After being on the opposite sides of the NBA's labor dispute, NBPA VP Charles Smith and decertification leader Patrick Ewing talked out their differences before starting another season as Knicks teammates. Smith: "Now that we're back together, I think we both realize that we're better in shorts and sneakers than we are in suits and ties." Smith, rumored to be stepping down as union VP now wants to succeed Buck Williams as NBPA President (N.Y. TIMES, 10/7). BUCK STOPS HERE? Williams, on the criticism he endured during the dispute: "It made me a better person and strengthened my character. I got experience and developed a sense of humor." Williams also said he is severing his ties with agent David Falk, who helped lead the decertification movement. Williams: "I have one foot out the door, and I'm trying to get the other foot out." Williams is in the final year of his Blazers contract and does not know if he will return for next season (AP/SALT LAKE TRIBUNE, 10/9). BACK IN THE FOLD: Interviewed on the set of Michael Jordan's new movie, "Space Jam," Jordan and Patrick Ewing were asked by CBS' Pat O'Brien whether other NBA players understand their position. Ewing: "We hope so. If they don't, so be it. All we were trying to do was fight for everybody else. ... They will see in a couple of years when people will be getting cut because there is no room in the salary cap to sign them, and then they will realize." Jordan: "From the public standpoint, you know we have an easy job already. But it is a business, a major, major business. We were trying to make the best business decision for a lot of the players, and they made their choice at the end and I live with that" ("CBS Sports Show," 10/7). MORE LABOR WOES: The NBA and its locked-out referees return to the bargaining table this week. Mike Mathis, the refs' lead negotiator: "We're willing and wanting to talk and get back to work." The NBA has offered a five-year deal with raises averaging 6% a year (USA TODAY, 10/10). Fred
Leagues Governing Bodies
The NFL has signed Nike to a five-year licensing deal estimated at $200M, only one month after the league took aim at Cowboys Owner Jerry Jones' signing of Nike as sponsor of Texas Stadium. According to Richard Sandomir of the N.Y. TIMES, the NFL has been trying to make a deal with Nike "for several months," but was "derailed" by Jones. Sandomir reports, "Although NFL Properties got Nike back to the negotiating table, its deal with Nike might have been larger if not for Jones." Nike now becomes an NFL Pro Line licensee allowing them to supply uniforms and apparel for coaches and sideline personnel, as well as to sell Pro Line apparel in retail outlets. Nike will also buy air time on NFL network broadcasts and work with the league on developing youth programs. NFL Properties President Sara Levinson said the Nike deal does not change their legal position and that their $300M lawsuit against Jones over his Nike and Pepsi deals will continue (N.Y. TIMES, 10/9). On NBC's pregame show, Will McDonough reported that the NFL-Nike deal could have been announced three months ago and for more money, "but Jerry screwed it up" ("NFL on NBC," 10/8). An NFL release refers to the Nike agreement as "the largest deal in the history of team sports licensing" (NFL). TIRED OF TALKING: In his Sunday BOSTON GLOBE column, McDonough reports that Jones will file an antitrust lawsuit against the league. Jones: "I've had my fill of talking and getting nothing resolved." Jones said after making his arguments before the NFL owners' special committee, "they know now, and acknowledge, that I did not break any rules." Jones added -- with the Jaguars' Wayne Weaver in mind -- "I hope that some of the owners who took this action against me weren't doing the same things that I have done. Wayne was one of the guys that voted to sue. He may be more guilty of [violating NFL Properties agreements] than anything I have ever done. He might have a hard time trying to explain his actions in court. Our suit will get to the core of the issue. It will be antitrust" (BOSTON GLOBE, 10/9). WARRING PARTNERS: Jones joins Raiders Owner Al Davis with a lawsuit pending against the league. 49ers President Carmen Policy: "Let's get on with it. Let's get to court once and for all and find out what the deal is. These guys only care about themselves." Bills Owner Ralph Wilson: "These owners are going to tear our league apart. We get a great labor agreement. We get a great television deal. Everything should be great, and our own partners are suing us. Well, before they know it, these $200 million franchises will be worth $50 million in a hurry because of their actions" (Will McDonough, BOSTON GLOBE, 10/9). Patriots CEO Bob Kraft, interviewed during halftime of TNT's coverage of the Patriots/Broncos: "Jerry is one of the smartest marketing and sales people I know, but sometimes his style can be something that is abrasive to other people. But his ideas are great. This is 1995, the year of the internet, we're coming into the millennium, and I think we have to look at different ways of marketing our product." Kraft on a possible Jones countersuit: "I really hope that we can settle this in the family -- and I believe that we will do that. ... We have the best sports/entertainment product in America, TNT knows that, and we have to make sure we don't do anything to damage that" ("NFL on TNT," 10/8). AMEX DEAL: As expected, Jones announced another deal outside of NFL Properties, making AmEx "the official charge and credit card" of Texas Stadium and the only card accepted for Cowboys season-ticket purchases (Greg Clarkin, N.Y. POST, 10/7). Visa is the official credit card of the NFL.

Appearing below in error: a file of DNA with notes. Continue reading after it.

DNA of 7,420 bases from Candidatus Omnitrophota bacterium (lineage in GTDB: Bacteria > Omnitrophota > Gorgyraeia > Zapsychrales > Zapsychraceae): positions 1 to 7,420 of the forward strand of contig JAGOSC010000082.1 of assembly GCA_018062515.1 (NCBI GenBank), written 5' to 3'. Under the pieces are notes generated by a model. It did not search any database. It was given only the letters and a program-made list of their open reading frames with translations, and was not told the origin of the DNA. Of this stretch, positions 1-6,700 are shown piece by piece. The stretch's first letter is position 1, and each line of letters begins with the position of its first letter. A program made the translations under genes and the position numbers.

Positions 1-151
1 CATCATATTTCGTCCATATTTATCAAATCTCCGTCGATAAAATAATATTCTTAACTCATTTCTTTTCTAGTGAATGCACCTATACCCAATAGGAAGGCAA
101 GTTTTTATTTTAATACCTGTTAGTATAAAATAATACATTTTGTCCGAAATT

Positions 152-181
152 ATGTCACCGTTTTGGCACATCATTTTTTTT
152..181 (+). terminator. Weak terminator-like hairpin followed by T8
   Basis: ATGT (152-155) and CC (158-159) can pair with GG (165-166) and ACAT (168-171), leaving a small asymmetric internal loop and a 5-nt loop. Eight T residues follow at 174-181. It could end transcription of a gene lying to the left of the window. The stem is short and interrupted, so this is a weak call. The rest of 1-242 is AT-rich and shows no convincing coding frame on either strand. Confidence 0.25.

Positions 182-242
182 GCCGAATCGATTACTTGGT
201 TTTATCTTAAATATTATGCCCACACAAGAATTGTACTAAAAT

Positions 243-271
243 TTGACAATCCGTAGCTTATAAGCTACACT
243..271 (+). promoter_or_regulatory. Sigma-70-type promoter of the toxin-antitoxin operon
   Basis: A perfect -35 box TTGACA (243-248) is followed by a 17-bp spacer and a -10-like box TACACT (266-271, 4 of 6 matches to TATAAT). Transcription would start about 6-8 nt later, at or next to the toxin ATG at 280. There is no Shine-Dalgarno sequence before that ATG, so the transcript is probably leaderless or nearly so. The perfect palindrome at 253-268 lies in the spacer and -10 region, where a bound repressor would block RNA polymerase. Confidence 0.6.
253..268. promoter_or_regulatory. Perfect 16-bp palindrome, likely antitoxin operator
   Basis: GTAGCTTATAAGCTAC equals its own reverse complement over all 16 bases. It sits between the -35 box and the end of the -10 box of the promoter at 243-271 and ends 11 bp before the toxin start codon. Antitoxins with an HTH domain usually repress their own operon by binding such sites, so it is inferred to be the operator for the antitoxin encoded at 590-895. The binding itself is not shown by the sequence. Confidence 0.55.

"Baseball's image is on the mend," according to a CNN/ USA TODAY/GALLUP poll conducted during the divisional playoffs last week (October 5-7). Fans were asked to compare their present interest in the game with last year: 47% said they were "as interested" (up from 30% in April), and the number of those responding "less interested" fell from 69% in April to 51%. Fan opposition to the new playoff system seems to be "dying down as well." From the October survey: 26% in favor, 19% opposed, 53% doesn't matter. From May: 26% in favor, 33% opposed, 40% doesn't matter. On MLB's broadcast schedule, 36% were opposed, compared to 58% in May. While the number in favor didn't change much (up one point to 13%), those who said it "does not matter much" increased from 29% to 49% (USA TODAY, 10/9). TALKIN' BASEBALL: With the first-ever round of divisional playoffs now complete and the LCS to begin tonight, the baseball media offers mostly positive reviews of the new system. In Baltimore, Buster Olney writes, "Well, the purists, including this one, were wrong: the first divisional playoffs have been a rousing success" (Baltimore SUN, 10/8). In DC, Tom Boswell writes, "When it comes to first courses, baseball most certainly served up a gourmet treat last week" (WASHINGTON POST, 10/10). In Tampa, Bill Chastain writes, "Save for a few stupid TV tricks and the need for some fine tuning, baseball's expanded playoffs look like a winner from this view" (TAMPA TRIBUNE, 10/9). In Ft. Worth, Roger Brown writes, "For all of those traditionalists knocking the new wild-card format, baseball came back with a strong answer -- exciting and pulsating games that went right down to the wire" (FT. WORTH STAR TELEGRAM, 10/10). In L.A., Ross Newhan writes, "The best way to put it, perhaps, is that baseball overcame business" (L.A. TIMES, 10/10). On ABC's "World News Tonight," Dick Schapp reported that "October Fever" has brought fans back. Columnist Bill Conlin: "Good games are the fuel that drives the engine of baseball" (ABC, 10/9). NOT ALL GOOD NEWS: A piece on baseball in this week's BUSINESS WEEK by David Greising and Stephen Baker is entitled, "The Bozos of October: It's a Tough Job, but the Owners Are Making Fans Even Angrier" (BUSINESS WEEK, 10/16). An editorial in Monday's USA TODAY focuses on the problems with the regional broadcasts: "The mistake was putting networks' needs above fan interest, when fan interest is essential to the game's health" (USA TODAY, 10/10). And in L.A., Jim Murray writes, "Expediency counts over morality, and television counts over all" (L.A. TIMES, 10/8).